Common Medications and Treatments for Stroke

Stroke is a medical emergency that requires taking an ambulance to the hospital so that medical personnel can begin life-saving treatment on the way to the emergency room. After initial treatment for stroke in the emergency room, you will need to follow up with a doctor for treatment of stroke risk factors and any complications from the stroke. This may involve changes to diet and lifestyle, exercise, medications, and/or physical or occupational therapy for disabilities resulting from the stroke.

Emergency medical treatment for stroke depends on whether it’s an ischemic stroke or a hemorrhagic stroke. Treatment for ischemic stroke aims to clear the blockage in a blood vessel, whereas treatment for hemorrhagic stroke is aimed at stopping leakage of blood from blood vessels into the brain.

The tables below describe the common medications and surgical procedures used to treat stroke.

Drug Category Type of stroke How it works
Tissue plasminogen activator (tPA) Ischemic
  • This medicine works by breaking up blood clots in the arteries of the brain.
  • It is injected into a vein in the arm.
  • This medicine must be given within 4 hours of the time stroke symptoms appear, if not sooner.
Anti-platelet agents Ischemic
  • These medicines help stop platelets in the blood from clumping together to form blood clots.
Anti-coagulant agents (blood thinners) Ischemic
  • These medicines work by keeping blood clots from getting larger and preventing new blood clots from forming.
Anti-hypertensive agents Hemorrhagic
  • These medicines work by lowering a person’s blood pressure.
  • They may be prescribed if high blood pressure is causing bleeding in the brain.

 

Procedure Type of stroke How it works
Carotid endarterectomy Ischemic
  • This is a surgical procedure to clear a blockage in the carotid artery, the main supply of blood to the brain.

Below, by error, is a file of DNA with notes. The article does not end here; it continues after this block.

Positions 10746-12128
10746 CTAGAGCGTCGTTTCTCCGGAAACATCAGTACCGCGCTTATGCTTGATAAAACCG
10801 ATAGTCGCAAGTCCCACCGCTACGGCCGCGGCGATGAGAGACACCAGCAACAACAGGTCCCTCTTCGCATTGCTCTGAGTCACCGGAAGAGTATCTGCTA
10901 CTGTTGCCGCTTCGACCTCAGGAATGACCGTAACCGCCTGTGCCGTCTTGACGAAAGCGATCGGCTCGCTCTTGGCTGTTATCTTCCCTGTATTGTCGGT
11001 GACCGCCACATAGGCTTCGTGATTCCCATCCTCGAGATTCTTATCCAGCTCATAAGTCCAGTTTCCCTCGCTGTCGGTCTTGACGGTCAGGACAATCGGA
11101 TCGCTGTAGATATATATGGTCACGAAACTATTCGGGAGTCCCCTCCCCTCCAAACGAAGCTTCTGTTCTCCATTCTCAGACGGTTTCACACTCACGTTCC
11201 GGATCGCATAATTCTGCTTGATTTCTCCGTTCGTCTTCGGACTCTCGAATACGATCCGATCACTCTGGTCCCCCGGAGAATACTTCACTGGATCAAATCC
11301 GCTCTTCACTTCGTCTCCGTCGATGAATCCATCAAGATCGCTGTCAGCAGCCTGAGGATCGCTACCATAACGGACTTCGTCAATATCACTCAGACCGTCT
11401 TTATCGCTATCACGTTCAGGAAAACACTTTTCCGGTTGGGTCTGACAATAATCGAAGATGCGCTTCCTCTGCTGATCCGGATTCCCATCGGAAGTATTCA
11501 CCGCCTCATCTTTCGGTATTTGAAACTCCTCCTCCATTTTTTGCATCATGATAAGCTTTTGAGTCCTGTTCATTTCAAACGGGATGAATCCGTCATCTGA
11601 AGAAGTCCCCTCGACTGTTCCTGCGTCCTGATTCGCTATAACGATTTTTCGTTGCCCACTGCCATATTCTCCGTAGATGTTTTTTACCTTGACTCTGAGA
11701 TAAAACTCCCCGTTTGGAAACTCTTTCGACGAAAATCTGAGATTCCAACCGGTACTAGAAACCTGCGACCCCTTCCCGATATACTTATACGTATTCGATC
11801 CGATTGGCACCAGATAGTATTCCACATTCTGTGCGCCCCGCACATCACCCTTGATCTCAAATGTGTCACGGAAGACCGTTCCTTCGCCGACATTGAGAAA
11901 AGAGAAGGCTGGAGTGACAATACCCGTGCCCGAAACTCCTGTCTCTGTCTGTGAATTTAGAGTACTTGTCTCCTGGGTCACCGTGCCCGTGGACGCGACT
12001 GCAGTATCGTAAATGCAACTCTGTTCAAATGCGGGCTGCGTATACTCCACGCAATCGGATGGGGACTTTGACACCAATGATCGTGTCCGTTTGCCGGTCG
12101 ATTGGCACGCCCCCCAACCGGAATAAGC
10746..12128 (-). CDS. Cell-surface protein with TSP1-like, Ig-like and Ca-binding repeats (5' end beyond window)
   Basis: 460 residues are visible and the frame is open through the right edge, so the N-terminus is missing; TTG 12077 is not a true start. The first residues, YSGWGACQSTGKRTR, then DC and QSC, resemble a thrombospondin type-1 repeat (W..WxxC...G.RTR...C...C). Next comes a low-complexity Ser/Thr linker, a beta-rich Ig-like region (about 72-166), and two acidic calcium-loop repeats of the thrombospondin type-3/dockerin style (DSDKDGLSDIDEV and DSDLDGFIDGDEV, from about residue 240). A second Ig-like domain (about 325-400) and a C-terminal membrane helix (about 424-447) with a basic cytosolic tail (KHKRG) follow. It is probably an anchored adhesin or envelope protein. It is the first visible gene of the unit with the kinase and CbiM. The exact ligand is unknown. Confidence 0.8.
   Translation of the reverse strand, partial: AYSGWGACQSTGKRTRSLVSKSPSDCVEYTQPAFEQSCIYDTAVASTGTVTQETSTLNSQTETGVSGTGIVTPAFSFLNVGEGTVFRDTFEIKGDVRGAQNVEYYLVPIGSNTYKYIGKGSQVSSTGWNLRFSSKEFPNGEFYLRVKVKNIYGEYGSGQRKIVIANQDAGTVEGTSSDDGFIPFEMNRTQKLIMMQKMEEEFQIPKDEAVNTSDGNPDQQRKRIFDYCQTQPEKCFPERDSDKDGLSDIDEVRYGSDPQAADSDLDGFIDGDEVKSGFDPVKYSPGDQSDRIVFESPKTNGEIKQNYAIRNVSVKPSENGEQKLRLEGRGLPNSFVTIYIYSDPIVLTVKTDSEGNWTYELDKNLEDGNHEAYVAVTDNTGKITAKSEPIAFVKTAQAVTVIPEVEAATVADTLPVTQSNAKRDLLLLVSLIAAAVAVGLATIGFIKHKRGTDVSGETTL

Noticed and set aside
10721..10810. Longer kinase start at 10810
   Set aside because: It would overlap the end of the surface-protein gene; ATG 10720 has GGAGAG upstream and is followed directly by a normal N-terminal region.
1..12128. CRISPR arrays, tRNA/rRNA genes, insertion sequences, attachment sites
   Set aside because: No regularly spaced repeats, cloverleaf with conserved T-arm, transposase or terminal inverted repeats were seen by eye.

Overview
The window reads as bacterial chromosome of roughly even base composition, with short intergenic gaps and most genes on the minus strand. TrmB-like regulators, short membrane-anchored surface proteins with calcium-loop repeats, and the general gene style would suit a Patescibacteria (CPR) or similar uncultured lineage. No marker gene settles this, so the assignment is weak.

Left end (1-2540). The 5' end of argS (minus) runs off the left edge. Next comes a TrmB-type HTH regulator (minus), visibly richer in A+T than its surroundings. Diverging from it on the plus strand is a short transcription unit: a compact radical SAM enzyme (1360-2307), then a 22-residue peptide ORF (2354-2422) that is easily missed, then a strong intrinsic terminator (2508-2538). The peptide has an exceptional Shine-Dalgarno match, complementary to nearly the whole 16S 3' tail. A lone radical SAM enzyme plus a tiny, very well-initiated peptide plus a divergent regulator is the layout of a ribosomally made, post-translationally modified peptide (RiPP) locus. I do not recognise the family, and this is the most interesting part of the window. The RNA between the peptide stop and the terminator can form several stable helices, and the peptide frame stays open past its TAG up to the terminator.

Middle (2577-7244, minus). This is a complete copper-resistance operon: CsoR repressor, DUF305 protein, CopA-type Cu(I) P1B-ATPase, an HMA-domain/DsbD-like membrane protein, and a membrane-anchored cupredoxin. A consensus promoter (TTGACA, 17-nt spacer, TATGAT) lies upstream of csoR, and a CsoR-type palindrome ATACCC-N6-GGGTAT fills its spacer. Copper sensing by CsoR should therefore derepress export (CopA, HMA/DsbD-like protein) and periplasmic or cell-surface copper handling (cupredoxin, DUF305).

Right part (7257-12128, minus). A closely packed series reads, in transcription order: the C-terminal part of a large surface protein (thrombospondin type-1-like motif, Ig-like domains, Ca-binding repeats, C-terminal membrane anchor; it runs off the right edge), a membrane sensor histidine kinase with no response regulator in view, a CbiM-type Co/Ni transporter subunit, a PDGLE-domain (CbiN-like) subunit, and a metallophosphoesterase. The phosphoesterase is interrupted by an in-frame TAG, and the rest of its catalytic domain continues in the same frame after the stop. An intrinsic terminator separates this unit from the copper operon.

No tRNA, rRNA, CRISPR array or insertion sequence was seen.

• The procedure involves making incisions in the neck and the carotid artery itself to remove fatty deposits that are blocking blood flow to the brain.
Carotid artery angioplasty Ischemic
  • This is a less-invasive procedure to clear a blockage in the carotid artery, the main supply of blood to the brain.
  • A tube called a catheter is inserted into an artery in the groin and threaded through the arteries to the blockage in the carotid artery.
  • Another catheter with a very small balloon on the end is pushed into the blockage and inflated to open up the artery so blood flow can resume.
  • A wire mesh tube called a stent may also be placed in the blocked area to keep the artery open.
Aneurysm clipping Hemorrhagic
  • This surgery helps prevent further leakage of blood from an aneurysm by blocking off the aneurysm from the blood vessels in the brain.
  • The procedure involves making an incision in the brain and placing a tiny clamp at the base of the aneurysm.
Coil embolization Hemorrhagic
  • This surgery helps prevent further leakage of blood from an aneurysm.
  • A tube called a catheter is inserted into an artery in the groin and threaded through the arteries up to the site of the aneurysm.
  • A tiny coil is pushed through the tube and into the aneurysm causing a blood clot to form and block blood flow through the aneurysm.
Arteriovenous malformation (AVM) repair Hemorrhagic
  • This surgery prevents further bleeding in the brain by repairing an AVM—a tangle of faulty blood vessels within the brain that can rupture.
  • This procedure may involve surgery to remove the AVM, injection of a substance into the AVM to block blood flow, or radiation to shrink the AVM blood vessels.

 

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